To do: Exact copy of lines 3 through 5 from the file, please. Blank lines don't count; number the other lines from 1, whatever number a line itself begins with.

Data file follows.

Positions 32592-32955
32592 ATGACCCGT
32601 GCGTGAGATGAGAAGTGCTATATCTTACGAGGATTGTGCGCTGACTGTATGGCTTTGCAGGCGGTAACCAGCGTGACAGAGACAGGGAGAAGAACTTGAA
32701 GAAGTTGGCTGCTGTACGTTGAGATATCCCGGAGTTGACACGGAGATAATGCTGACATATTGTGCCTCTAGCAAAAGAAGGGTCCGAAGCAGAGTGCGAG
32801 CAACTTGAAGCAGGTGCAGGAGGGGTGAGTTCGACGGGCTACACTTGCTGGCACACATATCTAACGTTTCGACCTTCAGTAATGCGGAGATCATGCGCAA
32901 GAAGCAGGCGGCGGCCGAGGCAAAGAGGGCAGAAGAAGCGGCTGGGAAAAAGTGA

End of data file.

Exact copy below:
32601 GCGTGAGATGAGAAGTGCTATATCTTACGAGGATTGTGCGCTGACTGTATGGCTTTGCAGGCGGTAACCAGCGTGACAGAGACAGGGAGAAGAACTTGAA
32701 GAAGTTGGCTGCTGTACGTTGAGATATCCCGGAGTTGACACGGAGATAATGCTGACATATTGTGCCTCTAGCAAAAGAAGGGTCCGAAGCAGAGTGCGAG
32801 CAACTTGAAGCAGGTGCAGGAGGGGTGAGTTCGACGGGCTACACTTGCTGGCACACATATCTAACGTTTCGACCTTCAGTAATGCGGAGATCATGCGCAA